Boyd Tonkin: How to ruin a great writer's good name

The Week in Books
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The Independent Culture

What, apart from being dead and, in their different ways, remarkable, do the following authors have in common: Kingsley Amis, Saul Bellow, Roberto Bolaño, Jorge Luis Borges, William Burroughs, Italo Calvino, John Cheever, Ralph Ellison, Janet Frame, Allen Ginsberg, Czeslaw Milosz, Yukio Mishima, Edward Said, Susan Sontag, Hunter S Thompson, John Updike, Evelyn Waugh... and Vladimir Nabokov?

Their estates figure among the dozens administered by The Wylie Agency. In Nabokov's case, Wylie took over the management from the Smith-Skolnik agency in June 2008. Shortly before, it emerged that Vladimir's son Dmitri had after years of prevarication opted to publish the 138 index cards left behind by the author of Pale Fire, Ada and Lolita on his death in 1977.

Now, with a fanfare and palaver that would not disgrace a second coming, Penguin Classics has issued The Original of Laura (£25) in a luxury hardback design by Chip Kidd. The edition even offers – vanity of vanities – perforations around the facsimile cards so that obsessive Nabokov completists may re-arrange them at their will.

This is not a re-discovered masterpiece. It is not a novel of any kind, however embryonic. Rather, it consists of semi-isolated cells of prose, some beautiful and some banal, out of which the declining master might in time have fashioned a brief dismaying novella of ageing, betrayal and renunciation.

Dr Philip Wild, corpulent neurologist of independent means, is cuckolded over and again by his flighty damaged child-wife Flora: the original of the Laura that one of her lovers commemorates via a kiss-and-tell novel in which "the 'I' of the book is a neurotic hesitant man of letters". Pitiless, troubled Flora has in her disrupted ocean-crossing girlhood come under the sway (here completists will moan with joy) of one Hubert H Hubert, an unctuous creep of an English charmeur whose non-felonious attentions still feel to her like a "sticky invisible substance".

In these scarcely coherent fragments, a horror-struck bewitchment by the allure of the young body – with the "cup-sized breasts" of a 24-year-old that "seemed a dozen years younger than she", a gender-bending erotic dream, a "little bottom" forever "inset in the medallion" of memory, "romps with schoolmates of different but erotically identical sexes" – vies with Dr Wild's countervailing urge to flee the flesh and its abject prompts by cultivating a kind of death-like trance.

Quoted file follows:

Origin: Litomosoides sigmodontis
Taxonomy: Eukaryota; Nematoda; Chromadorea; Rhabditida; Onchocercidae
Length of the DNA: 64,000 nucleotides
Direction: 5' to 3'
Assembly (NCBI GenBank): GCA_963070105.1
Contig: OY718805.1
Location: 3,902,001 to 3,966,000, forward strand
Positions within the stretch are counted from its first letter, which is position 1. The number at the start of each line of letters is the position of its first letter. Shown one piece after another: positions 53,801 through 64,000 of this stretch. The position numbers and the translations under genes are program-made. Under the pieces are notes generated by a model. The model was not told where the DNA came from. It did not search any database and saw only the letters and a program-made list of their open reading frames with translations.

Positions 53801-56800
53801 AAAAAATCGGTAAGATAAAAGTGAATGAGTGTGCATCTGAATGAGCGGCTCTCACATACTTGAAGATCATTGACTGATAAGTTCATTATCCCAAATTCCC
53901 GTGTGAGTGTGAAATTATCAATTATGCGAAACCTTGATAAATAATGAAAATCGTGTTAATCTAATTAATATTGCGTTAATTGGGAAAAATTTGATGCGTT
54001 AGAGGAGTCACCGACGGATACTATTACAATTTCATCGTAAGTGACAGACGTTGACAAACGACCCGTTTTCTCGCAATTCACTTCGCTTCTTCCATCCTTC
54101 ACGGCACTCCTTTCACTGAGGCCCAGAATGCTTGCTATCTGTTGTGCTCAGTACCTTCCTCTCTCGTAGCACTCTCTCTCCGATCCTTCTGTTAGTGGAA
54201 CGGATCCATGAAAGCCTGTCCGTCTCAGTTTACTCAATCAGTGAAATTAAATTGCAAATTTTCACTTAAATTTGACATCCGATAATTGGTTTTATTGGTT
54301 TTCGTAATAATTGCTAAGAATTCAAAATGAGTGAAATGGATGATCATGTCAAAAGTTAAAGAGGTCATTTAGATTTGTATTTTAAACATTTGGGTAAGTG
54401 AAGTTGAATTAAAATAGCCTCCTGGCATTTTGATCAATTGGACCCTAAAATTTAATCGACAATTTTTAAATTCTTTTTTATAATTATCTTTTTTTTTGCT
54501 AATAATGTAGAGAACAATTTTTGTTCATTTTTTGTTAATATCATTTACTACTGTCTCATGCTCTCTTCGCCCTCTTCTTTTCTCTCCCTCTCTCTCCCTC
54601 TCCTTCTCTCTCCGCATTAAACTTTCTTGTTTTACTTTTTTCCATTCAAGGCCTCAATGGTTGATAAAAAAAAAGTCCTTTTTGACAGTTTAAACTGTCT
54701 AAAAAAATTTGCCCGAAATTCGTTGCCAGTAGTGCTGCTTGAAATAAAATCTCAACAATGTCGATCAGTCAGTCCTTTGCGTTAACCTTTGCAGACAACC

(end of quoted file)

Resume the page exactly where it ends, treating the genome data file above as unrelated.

Wild ("I loathe my belly, that trunkful of bowels..."; I have never derived the least joy from my legs") somehow learns how to lose his toes. Metaphorically? Spiritually? Don't ask. Feet up, he endeavours to practise a blissful organ-by-organ deletion of his foul embodied self. "Dying by auto-dissolution" comes to appear to our portly sufferer as "the greatest ecstasy".

As a farewell cry of pain from a sick man still able to craft exquisite sentences but not to tell us how they connect or what they entail, The Original of Laura has a train-wreck fascination. As a vehicle for a multinational burlesque show of tempt and tease, with inflated claims now exposed as a fairground barker's boast, the whole business gives off a toxic stink. Worst of all, it tarnishes the Nabokov name. As Wild – or his creator? - advises at one stage: "Do not linger over your own ruins."

Andrew Wylie has in the past made a persuasive case that great authors' estates have not earned as much for their legatees as they deserve. Given the state of modern copyright law, his extraction of maximum value has its point. But this is not, by the longest of chalks, Penguin Classics' finest hour.

A silver lining comes in the form of Penguin reprints of Nabokov's Russian novels – such as Glory, Mary and The Luzhin Defence – and his peerless memoir, Speak, Memory. Each of these paperbacks – even the 84 pages of the proto-Lolita story, The Enchanter – will set you back £12. Fame has its price.

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P.S. A cosmopolitan literary magazine has just reached a major birthday that merits loud ovations. We can leave the encomiums for the London Review of Books to the mid-Atlantic critical establishment that comfortably finds its own reflection there. Meanwhile, Wasafiri magazine, edited by Susheila Nasta, is celebrating 25 years of a genuinely global vision. The quarterly of international fiction, poetry, essays and visual art, once identified with a "post-colonial" perspective but now trans-continental in a more label-free style, has a special issue stuffed with good things. Contributors include Kamila Shamsie, Anita Desai, Fred D'Aguiar, Catherine O'Flynn, Sujata Bhatt and Moniza Alvi, alongside interviews with Doris Lessing (by Hermione Lee), Chinua Achebe and Linton Kwesi Johnson.

Details at: www.wasafiri.org

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